We’ve never been this close to having an official National Football League Bird Bowl, meaning a Super Bowl played between two teams named for birds. With three of the four teams battling it out in the playoffs this weekend, we’ll never have a more auspicious opportunity for the following post by Nick Lund. I’ve been a fan of Nick’s writing since the days of his first blog, birdDC and was thrilled when he resurfaced with the interview-driven Birdist. My favorite work of his was a remarkably thorough breakdown of bird-themed college teams. In that vein is this first of several incisive analyses of American professional sports bird logos by Nick:

Hello 10k Birds readers! Thanks, Mike, for the invite. This is one heck of a site you guys got yourselves.

On my own site, I sometimes like to explore the ways birds and birders are misunderstood by the media and the general public. It may be nitpicky, and the people may mean well, but I’ve spent a lot of time honing my power of bird-observation, and I’m not going to turn it off just because I’m at home on the couch. Plus, if you’re producing a big-budget American TV commercial, how hard is it really to make sure that the bird you’re using isn’t restricted to, say, the South American rainforest? Isn’t that your job? I mean, there’s a reason he’s named Smoky the Bear and not Smoky the Wallaby, right?

Regardless of whether some hotshot commercial producer cares, I care. You know what else I care about? Sports. And, as it just so happens, sports teams represent (and misrepresent) birds all the time in their team logos. So today I’m going to do a breakdown, UniWatch style, of the best and worst bird-themed sports logos in the National Football League. Grades will be given out based on ornithological accuracy and whatever other criteria I see fit.  Let’s do it!

Arizona Cardinals
Unlike the baseball team, these Cardinals just went with the head. Like the baseball team, though, the Arizona Cardinals have miscolored the bird’s beak and eyes. I’m generally in favor of this logo, but it’s nothing to write home about.
Grade: B-

Atlanta Falcons
Alright, here is the time for some real tough, badass birds! None of these wimpy orioles and jays, we want some tough birds to represent some tough guys! And what could be tougher than a falcon? The fastest birds in the sky! Lightning-quick raptors that swoop from the sky! Surely the Atlanta Falcons would honor this noble family through a cool logo!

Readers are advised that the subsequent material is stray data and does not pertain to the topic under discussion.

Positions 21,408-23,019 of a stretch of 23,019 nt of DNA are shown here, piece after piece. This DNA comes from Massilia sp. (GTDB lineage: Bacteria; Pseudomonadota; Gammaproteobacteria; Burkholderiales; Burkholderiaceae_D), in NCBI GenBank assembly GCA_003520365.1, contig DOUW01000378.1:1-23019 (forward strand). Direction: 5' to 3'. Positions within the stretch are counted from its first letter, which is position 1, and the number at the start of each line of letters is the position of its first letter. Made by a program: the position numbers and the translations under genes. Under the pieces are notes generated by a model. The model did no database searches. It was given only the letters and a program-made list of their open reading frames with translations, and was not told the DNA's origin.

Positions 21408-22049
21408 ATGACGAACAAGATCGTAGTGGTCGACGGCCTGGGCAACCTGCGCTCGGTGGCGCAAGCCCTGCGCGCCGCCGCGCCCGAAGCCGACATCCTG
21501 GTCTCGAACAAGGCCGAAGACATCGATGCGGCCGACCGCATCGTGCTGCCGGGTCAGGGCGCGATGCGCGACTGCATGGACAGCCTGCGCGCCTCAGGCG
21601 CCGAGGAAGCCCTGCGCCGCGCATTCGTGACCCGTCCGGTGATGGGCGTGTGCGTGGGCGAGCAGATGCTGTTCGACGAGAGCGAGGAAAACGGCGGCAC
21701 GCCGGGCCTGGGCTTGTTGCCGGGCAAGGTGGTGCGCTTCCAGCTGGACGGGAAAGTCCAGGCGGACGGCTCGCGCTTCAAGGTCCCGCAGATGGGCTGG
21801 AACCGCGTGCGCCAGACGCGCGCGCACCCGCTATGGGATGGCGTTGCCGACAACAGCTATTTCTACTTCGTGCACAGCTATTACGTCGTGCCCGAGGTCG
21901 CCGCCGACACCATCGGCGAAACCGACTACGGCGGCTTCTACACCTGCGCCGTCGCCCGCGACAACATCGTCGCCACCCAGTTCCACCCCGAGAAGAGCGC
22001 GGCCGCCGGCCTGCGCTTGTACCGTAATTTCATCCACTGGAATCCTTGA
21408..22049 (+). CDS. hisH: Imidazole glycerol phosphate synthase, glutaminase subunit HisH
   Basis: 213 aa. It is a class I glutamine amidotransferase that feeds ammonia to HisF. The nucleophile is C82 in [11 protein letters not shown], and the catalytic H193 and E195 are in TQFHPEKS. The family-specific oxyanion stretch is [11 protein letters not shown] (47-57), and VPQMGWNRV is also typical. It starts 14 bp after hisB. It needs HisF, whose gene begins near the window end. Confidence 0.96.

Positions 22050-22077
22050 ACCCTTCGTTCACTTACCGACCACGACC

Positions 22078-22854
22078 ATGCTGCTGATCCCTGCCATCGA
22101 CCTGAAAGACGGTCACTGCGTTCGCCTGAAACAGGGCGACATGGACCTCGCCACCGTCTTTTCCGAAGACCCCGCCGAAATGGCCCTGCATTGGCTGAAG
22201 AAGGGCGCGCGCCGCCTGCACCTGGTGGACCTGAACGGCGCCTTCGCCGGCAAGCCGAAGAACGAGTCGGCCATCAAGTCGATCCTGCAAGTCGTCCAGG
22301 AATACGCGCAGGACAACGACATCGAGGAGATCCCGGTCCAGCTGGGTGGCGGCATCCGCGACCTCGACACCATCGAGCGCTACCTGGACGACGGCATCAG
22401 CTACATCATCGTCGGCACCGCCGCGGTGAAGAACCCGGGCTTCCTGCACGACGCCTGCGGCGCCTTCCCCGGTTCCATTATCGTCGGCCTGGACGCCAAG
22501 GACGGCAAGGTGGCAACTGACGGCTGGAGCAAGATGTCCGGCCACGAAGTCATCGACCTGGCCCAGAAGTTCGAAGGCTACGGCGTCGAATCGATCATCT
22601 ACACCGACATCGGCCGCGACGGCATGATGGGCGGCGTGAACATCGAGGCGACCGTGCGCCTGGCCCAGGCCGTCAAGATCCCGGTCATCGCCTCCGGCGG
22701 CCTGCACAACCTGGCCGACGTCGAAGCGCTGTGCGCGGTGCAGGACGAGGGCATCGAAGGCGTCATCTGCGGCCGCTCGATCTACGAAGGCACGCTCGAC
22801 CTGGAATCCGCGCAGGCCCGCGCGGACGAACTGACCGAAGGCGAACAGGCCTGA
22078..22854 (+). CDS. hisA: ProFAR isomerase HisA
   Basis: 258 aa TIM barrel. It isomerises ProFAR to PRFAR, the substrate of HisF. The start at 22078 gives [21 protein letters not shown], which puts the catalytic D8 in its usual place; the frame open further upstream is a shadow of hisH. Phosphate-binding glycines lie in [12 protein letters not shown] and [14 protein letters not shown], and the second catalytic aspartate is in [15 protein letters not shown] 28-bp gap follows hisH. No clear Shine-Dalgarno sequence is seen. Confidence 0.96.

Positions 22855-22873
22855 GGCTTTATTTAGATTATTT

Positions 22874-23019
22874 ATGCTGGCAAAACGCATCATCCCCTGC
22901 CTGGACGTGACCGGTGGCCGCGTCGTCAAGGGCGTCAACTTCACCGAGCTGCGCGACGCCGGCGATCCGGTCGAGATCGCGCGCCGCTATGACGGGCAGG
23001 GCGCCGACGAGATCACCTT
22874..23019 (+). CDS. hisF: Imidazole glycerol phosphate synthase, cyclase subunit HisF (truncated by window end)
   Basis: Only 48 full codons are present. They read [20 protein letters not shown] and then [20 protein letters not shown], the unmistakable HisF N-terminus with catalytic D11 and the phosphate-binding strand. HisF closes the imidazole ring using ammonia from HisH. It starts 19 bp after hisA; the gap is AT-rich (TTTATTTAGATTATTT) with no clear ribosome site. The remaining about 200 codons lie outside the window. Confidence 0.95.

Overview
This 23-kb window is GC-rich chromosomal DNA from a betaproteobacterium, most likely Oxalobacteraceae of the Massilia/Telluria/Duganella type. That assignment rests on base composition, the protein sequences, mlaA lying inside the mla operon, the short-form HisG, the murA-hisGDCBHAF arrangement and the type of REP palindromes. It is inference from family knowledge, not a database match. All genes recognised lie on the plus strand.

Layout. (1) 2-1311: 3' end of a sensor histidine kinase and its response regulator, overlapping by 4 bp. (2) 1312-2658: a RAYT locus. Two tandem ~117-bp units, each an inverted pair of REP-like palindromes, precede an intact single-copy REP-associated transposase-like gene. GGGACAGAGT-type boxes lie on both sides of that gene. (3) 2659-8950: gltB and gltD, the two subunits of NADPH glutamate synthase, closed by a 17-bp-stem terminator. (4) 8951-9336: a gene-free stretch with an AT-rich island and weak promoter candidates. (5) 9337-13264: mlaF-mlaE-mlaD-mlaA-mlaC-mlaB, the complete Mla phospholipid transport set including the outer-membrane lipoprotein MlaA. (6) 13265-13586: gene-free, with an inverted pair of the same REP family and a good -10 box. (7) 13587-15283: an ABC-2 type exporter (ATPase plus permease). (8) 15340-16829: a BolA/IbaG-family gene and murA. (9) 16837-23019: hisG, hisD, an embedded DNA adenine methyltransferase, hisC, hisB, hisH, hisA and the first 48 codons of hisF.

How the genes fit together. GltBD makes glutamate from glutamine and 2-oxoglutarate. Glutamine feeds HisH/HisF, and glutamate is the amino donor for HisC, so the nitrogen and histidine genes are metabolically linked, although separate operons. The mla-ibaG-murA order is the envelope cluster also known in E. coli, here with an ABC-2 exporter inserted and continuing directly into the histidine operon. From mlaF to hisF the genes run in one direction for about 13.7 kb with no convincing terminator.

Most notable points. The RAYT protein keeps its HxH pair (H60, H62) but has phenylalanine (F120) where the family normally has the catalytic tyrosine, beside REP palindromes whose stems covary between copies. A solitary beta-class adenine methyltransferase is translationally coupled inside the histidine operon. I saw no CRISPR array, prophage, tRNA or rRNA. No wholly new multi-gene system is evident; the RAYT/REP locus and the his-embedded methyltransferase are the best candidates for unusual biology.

Excuse me. Excuse me. What the hell is that? Is THAT your falcons logo? That looks awful! That’s nothing like what falcons look like! OK, maybe it’s just a “hip, new” thing, and your older logo was better. Awful!

Ugh, where to begin? First, falcons have very distinct, angular wings, a feature completely botched in the logo (the logo bird’s wings look more like, what, passerines?). Second, although there is such a thing as a Black Falcon, it lives in Australia, not Atlanta. And what’s with the leg sticking out? Is he injured? Sigh. So much wasted potential.
Grade: D-

Baltimore Ravens
Look, I really want to like this logo. I think Ravens are a great mascot and an underappreciated bird. I like the Baltimore – Edgar Allen Poe’s “The Raven” connection. But… it’s purple, it’s unoriginal, and it’s ugly.
Grade: C-

Philadelphia Eagles
I mean, it’s OK. It gets points for being intense but loses a bunch more for being green and silver.

I’m not gonna hate on it, but eagles are done much better in other places.
Grade: C

Seattle Seahawks
As this website has previously established, Seahawk is another name for Osprey. Although this logo isn’t exactly realistic, it’s done in the local Native American style, so I’m not going to dock much points. Seattle sports are miserable enough right now without me piling it on.
Grade: C

So according to Nick, the Cardinals have won a rather uninspired battle of the bird logos. Let’s see if their aesthetically and ornithologically pleasing totem helps them on Sunday…

Written by a Guest
We welcome guest writers and invite you to share your insight and excitement about issues pertaining to wild birds and birding. If you’ve got something to share about conservation, birds, or birding, feel free to contact us about writing a post.